York’s annual gothic masquerade charity ball, Black Rose Ball, returned on Saturday 10 September 2016 in aid of The Sophie Lancaster Foundation.
By Graeme Smith
Photos by Chris Mackins
Now in its 4th year, the annual charity event The Black Rose Ball returned this weekend, kicking off on Friday night at The Fulford Arms with a concert.
This year’s fundraiser was in aid of The Sophie Lancaster Foundation, which was set up following the tragic loss of the foundation’s namesake, who was attacked simply for the way she looked. It was apt, then, that the atmosphere on arrival was a welcoming one. Though the Black Rose Ball is a Goth event, there was nothing exclusive about the event. Everyone was there to simply have a good time.
And the good times started with Leeds-based Quasimodo. They started their set with a serene, classical intro which was very quickly juxtaposed with the noise of roaring guitars. Their set was one of dirgy rock and roll, drawing from inspirations as diverse as political unrest to the Black Rose Ball itself in Land of the Vamps, a song written especially for the event. J’accuse was the set highlight, written for ‘the current regime and execution fantasies thereof.’ It started with an uncomfortable high-pitched drone that was met with a pulsating bass riff that proved the perfect backdrop to protest.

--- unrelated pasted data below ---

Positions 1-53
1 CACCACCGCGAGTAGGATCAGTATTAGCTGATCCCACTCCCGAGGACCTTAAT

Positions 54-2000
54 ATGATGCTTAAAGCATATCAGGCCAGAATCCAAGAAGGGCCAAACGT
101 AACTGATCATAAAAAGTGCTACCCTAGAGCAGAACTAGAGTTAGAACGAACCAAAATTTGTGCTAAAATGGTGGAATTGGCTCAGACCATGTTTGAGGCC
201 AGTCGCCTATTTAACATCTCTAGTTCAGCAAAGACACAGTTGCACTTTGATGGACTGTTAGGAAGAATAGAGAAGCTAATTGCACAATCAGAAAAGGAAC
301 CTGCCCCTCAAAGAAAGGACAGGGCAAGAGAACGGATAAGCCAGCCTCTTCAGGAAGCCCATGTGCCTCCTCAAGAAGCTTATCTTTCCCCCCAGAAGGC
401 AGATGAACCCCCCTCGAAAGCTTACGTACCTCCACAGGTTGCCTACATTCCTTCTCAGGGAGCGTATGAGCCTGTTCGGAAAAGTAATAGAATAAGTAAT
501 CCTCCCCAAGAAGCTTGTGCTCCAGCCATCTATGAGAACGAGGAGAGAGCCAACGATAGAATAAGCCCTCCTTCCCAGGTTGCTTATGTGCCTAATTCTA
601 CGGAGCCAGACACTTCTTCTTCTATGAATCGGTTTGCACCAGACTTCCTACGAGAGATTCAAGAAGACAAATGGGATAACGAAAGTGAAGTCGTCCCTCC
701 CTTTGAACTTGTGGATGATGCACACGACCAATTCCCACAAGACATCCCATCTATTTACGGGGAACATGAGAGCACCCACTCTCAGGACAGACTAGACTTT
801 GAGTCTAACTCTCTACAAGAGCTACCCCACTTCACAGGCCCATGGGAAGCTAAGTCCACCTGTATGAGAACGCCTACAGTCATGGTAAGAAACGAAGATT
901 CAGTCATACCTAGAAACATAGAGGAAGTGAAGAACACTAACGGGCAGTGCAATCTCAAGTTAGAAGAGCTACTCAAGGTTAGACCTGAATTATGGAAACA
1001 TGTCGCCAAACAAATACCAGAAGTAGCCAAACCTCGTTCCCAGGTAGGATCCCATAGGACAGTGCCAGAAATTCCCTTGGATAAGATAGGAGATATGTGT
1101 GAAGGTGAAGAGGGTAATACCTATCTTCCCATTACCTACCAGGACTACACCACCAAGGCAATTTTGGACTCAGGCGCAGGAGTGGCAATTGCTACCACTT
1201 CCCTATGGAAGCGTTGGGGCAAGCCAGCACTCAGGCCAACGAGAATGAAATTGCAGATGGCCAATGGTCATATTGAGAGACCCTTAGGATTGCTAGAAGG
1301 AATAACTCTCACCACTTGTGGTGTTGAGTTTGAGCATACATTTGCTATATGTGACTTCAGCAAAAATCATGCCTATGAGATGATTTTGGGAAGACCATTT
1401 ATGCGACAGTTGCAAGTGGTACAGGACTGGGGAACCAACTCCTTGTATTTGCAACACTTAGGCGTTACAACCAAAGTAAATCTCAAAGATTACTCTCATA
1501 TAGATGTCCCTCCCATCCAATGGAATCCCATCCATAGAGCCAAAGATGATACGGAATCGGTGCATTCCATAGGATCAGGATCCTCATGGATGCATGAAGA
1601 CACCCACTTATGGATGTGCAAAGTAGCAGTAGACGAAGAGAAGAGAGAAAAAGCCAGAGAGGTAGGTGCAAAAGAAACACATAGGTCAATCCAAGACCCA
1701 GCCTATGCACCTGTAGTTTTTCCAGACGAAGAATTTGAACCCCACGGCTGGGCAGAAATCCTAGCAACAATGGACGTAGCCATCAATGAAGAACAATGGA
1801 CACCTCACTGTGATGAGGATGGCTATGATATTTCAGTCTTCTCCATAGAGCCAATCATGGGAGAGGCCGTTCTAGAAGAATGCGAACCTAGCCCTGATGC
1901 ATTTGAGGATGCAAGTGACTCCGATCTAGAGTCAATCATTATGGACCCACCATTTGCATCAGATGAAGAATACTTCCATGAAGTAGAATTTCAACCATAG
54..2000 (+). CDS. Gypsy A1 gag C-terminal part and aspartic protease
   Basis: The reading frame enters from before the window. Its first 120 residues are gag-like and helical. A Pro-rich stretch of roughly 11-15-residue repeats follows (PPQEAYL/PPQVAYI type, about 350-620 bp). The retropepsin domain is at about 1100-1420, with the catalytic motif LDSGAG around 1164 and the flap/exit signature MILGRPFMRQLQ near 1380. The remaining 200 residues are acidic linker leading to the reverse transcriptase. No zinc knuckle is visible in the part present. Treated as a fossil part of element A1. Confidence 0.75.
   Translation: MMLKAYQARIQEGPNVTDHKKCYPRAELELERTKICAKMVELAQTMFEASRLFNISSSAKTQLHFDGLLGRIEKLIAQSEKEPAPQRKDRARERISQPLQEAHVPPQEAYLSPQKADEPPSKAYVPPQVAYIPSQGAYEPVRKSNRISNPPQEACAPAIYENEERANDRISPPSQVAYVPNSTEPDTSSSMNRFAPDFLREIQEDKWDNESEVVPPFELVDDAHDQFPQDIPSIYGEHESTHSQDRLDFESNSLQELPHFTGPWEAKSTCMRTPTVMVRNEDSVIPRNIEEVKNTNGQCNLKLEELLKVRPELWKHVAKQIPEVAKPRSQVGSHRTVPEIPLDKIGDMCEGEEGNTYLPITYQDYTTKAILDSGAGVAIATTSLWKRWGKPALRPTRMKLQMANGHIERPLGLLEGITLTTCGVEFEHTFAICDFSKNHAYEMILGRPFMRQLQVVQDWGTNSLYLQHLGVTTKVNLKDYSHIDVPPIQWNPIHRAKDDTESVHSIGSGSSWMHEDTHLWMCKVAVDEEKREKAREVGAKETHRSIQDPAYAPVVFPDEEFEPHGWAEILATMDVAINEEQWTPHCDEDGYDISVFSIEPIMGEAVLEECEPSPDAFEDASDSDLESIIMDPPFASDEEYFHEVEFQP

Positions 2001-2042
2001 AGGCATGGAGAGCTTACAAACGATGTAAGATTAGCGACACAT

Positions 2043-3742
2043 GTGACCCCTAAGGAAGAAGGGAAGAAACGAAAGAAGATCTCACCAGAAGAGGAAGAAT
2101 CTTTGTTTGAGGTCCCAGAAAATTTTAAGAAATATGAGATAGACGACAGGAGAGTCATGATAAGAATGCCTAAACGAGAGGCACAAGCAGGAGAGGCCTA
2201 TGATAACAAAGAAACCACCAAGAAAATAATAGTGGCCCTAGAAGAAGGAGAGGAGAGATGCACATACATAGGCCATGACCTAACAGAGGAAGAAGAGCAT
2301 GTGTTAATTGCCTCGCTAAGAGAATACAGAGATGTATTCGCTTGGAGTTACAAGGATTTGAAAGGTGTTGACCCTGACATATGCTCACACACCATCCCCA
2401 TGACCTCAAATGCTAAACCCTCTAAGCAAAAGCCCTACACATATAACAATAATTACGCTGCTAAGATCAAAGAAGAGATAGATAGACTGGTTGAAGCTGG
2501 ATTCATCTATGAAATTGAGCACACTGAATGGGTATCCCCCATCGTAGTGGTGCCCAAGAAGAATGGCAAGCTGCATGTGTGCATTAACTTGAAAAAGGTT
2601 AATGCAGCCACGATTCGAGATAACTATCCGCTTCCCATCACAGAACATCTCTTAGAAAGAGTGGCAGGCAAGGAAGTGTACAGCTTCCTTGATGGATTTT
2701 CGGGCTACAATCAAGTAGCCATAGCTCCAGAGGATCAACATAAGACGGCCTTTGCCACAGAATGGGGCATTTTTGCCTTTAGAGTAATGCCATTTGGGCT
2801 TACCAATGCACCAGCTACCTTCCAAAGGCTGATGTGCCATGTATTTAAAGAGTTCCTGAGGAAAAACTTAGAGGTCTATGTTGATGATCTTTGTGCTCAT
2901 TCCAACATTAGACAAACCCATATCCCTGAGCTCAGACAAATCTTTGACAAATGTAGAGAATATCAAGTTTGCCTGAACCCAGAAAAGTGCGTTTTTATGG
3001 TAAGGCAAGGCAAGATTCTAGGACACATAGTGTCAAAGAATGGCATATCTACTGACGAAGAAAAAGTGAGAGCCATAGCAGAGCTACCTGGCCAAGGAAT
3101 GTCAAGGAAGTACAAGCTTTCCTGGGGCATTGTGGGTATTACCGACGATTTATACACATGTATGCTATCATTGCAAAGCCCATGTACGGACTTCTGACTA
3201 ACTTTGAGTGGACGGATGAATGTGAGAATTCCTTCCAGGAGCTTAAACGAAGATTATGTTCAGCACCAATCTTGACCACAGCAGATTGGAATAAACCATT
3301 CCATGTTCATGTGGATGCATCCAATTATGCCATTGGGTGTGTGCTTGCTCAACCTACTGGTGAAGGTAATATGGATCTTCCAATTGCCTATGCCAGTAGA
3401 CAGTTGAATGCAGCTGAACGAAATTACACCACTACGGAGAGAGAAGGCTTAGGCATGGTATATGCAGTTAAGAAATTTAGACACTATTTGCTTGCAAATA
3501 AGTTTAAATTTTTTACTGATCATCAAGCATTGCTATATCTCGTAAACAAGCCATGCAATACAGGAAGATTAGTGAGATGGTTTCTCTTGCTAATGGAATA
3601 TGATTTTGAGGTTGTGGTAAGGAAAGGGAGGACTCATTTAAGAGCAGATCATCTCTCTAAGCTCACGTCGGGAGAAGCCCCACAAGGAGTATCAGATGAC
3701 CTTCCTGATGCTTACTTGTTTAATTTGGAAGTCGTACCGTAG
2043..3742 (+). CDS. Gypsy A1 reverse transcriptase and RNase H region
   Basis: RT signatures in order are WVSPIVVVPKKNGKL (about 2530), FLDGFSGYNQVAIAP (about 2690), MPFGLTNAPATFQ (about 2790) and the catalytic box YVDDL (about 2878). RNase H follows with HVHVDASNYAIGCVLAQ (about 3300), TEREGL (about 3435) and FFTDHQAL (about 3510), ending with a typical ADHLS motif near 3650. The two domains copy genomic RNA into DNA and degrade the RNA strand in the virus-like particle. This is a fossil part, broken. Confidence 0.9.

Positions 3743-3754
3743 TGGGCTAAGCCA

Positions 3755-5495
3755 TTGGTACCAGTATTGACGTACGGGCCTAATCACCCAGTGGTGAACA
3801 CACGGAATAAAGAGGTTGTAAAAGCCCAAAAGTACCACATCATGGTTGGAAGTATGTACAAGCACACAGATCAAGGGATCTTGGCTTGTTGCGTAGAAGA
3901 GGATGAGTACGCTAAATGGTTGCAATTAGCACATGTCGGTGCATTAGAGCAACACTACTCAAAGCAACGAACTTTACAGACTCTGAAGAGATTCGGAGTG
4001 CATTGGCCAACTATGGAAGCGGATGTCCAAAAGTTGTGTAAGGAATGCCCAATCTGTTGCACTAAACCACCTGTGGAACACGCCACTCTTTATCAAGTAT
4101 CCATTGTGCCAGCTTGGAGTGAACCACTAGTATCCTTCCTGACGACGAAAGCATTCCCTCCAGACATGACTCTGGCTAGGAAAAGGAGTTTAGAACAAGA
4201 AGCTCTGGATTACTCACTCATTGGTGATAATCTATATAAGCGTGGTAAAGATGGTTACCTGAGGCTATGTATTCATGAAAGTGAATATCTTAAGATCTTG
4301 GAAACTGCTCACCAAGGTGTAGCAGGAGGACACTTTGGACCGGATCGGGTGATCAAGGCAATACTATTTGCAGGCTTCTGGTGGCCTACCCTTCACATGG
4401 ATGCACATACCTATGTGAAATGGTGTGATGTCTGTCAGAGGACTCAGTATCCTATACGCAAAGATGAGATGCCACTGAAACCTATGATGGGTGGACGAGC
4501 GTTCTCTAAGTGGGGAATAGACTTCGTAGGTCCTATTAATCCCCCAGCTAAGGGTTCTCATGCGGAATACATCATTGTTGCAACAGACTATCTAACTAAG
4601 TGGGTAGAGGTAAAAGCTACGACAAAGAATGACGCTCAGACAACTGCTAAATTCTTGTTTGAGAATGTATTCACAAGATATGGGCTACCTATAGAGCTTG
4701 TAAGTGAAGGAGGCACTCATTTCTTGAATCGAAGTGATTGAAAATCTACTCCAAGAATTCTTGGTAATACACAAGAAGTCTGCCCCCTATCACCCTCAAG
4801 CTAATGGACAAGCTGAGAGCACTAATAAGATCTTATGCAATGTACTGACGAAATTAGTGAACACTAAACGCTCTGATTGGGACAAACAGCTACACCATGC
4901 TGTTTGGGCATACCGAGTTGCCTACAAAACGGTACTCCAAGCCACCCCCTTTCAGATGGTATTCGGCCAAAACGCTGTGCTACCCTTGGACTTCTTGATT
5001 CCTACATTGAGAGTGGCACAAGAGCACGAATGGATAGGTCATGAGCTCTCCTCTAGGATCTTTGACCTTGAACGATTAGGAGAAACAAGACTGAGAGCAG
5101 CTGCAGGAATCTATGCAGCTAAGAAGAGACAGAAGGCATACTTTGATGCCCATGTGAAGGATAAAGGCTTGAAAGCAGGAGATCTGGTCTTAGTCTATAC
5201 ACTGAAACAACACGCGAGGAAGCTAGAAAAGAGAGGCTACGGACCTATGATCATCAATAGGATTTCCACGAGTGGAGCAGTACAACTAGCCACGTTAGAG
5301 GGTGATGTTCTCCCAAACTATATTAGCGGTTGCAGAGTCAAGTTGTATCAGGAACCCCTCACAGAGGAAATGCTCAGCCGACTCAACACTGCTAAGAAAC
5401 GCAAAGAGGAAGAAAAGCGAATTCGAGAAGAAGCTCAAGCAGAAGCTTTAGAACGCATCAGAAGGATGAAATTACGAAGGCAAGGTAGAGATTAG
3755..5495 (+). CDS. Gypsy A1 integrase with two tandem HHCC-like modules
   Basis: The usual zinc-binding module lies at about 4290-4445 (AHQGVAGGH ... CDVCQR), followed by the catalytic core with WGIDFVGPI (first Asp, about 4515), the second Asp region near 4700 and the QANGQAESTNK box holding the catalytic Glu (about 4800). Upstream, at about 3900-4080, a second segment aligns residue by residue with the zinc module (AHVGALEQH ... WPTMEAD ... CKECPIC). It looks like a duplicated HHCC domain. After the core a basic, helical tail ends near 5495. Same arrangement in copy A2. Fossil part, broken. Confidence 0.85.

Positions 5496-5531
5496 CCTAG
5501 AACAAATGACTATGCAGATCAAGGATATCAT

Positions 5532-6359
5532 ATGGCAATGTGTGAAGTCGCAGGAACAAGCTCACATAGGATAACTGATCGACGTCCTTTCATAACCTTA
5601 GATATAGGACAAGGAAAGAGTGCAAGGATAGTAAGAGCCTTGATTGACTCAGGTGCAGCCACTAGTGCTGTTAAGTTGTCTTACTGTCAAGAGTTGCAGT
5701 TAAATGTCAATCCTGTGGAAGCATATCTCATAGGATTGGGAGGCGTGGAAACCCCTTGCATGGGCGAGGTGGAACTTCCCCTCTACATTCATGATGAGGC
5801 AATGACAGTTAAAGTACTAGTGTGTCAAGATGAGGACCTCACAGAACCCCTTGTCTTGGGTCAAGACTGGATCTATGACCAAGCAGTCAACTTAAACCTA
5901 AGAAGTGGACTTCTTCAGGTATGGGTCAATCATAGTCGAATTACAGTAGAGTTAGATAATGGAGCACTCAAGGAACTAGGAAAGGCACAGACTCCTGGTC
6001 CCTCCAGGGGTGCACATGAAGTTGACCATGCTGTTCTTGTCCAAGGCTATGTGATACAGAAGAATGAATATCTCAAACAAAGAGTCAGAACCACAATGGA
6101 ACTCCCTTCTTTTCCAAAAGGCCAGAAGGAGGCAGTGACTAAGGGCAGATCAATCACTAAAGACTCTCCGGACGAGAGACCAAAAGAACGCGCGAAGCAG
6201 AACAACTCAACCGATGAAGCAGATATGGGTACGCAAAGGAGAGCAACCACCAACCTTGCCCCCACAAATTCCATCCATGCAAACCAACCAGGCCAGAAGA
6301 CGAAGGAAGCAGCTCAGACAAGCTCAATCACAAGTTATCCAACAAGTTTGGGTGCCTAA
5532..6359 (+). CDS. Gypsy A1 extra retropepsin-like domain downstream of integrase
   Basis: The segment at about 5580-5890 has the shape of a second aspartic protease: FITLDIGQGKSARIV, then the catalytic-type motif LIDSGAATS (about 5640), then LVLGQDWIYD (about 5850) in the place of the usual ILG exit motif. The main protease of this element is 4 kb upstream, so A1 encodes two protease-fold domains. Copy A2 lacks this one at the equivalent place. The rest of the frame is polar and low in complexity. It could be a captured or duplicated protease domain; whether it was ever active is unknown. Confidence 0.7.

Next up were Zeitgeist Zero, also from Leeds. They kicked off their set with an electronic, industrial beat. However, after a few songs it became clear that, genre-wise, Zeitgeist Zero were not easily categorised. They drew in elements of glam rock, disco and 90s trance, to name a few, and the depth of their sound was remarkable. Coupled with this complexity was a real crowd-pleasing show. Frontwoman Teresa felt every beat of every song and brought out just the right level of props, including a megaphone (in Heart to Black), bubble guns (in Don’t Pop My Bubble) and a sailor hat (in Loose Lips Sink Ships.)
Saigon Blue Rain
Closing the night was Parisian three-piece Saigon Blue Rain. In contrast to Zeitgeist Zero, they were somewhat more chilled and ethereal, with whispered vocals, sultry ‘80s riffs and fantastical backing tracks. Perhaps it was because of their European origins, but there was a similarity with Within Temptation to be drawn, but with less heavy metal and more electronics. Their performance was capivating, particularly singer Ophelia, but it felt the sound was ideal for getting lost in at home, so get a hold of their records and strap on your headphones.
Quasimodo, Zeitgeist Zero and Saigon Blue Rain played at The Fulford Arms on Friday 9 September 2016